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Providence, one of the nation’s largest hospital systems, will reimburse payments made by more than 760 low-income patients who were forced to pay medical bills – even though they were entitled to free care.
The refunds come after a New York Times investigation found Providence pressured qualified Medicaid patients to pay with a program called Rev-Up, which, designed with help from the consulting firm McKinsey & Company, tracked down patients and sent them to debt collectors if they failed. to make payments.
The system began contacting patients eligible for reimbursement in late September, Providence spokesperson Melissa Tizon told Healthcare Dive in an email, adding that patients were asked to pay due to an error when Providence was updating its automation processes and began reimbursing patients in December.
“Recent New York Times coverage paints a false narrative that Providence intentionally takes advantage of the poor to enrich themselves,” Tizon said. “That couldn’t be further from the truth.”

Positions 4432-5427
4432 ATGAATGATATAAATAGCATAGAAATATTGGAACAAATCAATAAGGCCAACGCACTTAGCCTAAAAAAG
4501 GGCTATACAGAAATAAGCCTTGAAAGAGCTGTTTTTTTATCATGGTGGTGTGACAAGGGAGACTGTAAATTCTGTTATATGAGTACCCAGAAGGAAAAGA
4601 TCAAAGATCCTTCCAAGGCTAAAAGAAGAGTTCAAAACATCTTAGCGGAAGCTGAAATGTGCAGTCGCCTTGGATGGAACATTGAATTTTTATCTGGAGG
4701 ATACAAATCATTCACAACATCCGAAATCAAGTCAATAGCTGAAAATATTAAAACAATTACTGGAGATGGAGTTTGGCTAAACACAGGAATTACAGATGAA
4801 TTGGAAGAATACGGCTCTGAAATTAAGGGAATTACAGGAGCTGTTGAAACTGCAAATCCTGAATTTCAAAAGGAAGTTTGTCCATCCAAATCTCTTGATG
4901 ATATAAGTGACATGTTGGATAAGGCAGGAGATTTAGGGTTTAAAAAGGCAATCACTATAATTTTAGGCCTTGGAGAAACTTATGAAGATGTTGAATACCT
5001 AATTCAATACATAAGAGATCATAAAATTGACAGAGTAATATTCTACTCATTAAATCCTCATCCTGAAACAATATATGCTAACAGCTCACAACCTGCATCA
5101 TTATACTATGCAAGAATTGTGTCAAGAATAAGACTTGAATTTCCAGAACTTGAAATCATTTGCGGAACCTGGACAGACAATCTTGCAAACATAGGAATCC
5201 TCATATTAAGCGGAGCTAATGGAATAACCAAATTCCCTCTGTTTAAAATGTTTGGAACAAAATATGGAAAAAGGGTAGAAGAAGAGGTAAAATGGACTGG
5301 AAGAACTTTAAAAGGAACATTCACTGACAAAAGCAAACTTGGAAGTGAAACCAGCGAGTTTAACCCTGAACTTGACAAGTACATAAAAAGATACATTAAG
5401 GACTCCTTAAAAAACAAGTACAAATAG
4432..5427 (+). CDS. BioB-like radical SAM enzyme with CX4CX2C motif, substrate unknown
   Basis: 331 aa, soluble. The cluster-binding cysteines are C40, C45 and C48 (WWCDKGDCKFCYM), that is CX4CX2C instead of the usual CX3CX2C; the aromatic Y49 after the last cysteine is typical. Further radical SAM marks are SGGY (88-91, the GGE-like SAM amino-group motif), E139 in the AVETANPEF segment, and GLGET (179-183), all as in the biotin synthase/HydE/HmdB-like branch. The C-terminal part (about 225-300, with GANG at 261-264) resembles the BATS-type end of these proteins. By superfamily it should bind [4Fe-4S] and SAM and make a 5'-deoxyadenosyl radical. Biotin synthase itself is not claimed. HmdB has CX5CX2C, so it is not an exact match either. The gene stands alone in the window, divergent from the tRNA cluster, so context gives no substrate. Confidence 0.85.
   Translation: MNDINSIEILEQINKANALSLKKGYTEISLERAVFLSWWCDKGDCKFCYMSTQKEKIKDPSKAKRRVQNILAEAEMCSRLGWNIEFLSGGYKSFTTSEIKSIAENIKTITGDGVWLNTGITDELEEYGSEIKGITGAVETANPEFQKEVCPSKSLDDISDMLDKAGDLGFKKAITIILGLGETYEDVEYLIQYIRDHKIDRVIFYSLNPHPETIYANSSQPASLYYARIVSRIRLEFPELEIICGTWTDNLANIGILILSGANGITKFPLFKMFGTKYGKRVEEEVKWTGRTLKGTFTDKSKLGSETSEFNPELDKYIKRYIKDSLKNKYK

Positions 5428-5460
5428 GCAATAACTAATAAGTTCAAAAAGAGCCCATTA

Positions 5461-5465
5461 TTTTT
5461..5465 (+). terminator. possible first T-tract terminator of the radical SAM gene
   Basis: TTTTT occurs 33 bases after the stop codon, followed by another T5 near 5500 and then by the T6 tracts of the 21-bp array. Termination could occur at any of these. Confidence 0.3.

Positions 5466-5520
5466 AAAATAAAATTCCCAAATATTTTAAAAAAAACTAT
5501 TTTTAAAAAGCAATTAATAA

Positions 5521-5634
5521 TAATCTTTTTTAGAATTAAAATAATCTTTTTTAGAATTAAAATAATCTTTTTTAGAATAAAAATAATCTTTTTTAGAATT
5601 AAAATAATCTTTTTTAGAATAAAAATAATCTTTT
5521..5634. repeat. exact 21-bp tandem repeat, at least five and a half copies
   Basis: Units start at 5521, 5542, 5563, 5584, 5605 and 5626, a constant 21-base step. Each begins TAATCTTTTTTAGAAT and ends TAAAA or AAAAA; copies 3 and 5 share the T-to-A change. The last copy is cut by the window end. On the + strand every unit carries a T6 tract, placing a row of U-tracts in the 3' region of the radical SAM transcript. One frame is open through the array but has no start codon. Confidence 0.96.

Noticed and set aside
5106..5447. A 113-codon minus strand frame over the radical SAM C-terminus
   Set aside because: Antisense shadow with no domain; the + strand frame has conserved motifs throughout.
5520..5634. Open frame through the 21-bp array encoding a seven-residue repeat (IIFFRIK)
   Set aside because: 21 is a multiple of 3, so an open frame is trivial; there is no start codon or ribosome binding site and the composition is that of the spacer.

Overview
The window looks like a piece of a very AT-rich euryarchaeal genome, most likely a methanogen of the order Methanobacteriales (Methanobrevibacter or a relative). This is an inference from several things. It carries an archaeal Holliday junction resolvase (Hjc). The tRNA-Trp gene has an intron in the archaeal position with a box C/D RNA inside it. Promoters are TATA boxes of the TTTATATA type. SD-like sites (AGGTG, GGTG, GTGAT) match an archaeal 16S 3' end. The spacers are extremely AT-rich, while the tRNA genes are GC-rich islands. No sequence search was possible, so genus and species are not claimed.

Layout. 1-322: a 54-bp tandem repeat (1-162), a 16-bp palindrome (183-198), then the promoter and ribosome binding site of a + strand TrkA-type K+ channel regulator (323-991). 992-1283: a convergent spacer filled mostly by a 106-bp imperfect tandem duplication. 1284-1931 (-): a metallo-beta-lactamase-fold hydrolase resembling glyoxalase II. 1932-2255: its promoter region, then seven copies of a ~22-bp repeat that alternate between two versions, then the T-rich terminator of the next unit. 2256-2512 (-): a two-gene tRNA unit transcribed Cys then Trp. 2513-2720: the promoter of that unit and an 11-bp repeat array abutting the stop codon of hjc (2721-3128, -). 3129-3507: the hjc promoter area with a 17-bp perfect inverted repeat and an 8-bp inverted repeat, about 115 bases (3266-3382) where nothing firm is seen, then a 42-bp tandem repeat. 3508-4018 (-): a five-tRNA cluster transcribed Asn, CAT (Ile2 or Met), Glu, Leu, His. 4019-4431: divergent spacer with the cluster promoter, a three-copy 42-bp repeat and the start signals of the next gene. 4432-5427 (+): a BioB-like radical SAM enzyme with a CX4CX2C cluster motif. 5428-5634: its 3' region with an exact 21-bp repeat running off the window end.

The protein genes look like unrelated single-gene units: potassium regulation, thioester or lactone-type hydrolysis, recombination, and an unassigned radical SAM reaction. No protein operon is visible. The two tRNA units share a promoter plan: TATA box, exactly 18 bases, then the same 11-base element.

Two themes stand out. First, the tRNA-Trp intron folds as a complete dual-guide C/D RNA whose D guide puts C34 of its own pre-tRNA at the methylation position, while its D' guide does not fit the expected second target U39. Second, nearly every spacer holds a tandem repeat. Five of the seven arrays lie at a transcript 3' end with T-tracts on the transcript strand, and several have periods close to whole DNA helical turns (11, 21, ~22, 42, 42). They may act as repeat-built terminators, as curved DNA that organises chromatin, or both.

Although the Rev-Up program was originally aimed at those who understand their invoices, Tizon said, the system recognizes that “the training materials, and even the Rev Up name, were not in line with our values.”
Nonprofit hospitals are exempt from taxes in exchange for providing some type of community support benefit.
But last year, Providence spent less than 1% of its spending on charitable care, according to the system’s audited financial reports, and a 2018 report found that nonprofit systems spent less on charitable care than their counterparts. for profit.
Providence spent less than 1% of its spending on charitable care in 2021
The system recorded an operating loss of $934 million in the first half of the year as patient numbers stagnated and labor expenses increased. As a result, Providence announced this summer that it would begin to restructure and downsize leadership roles amid continued operational difficulties.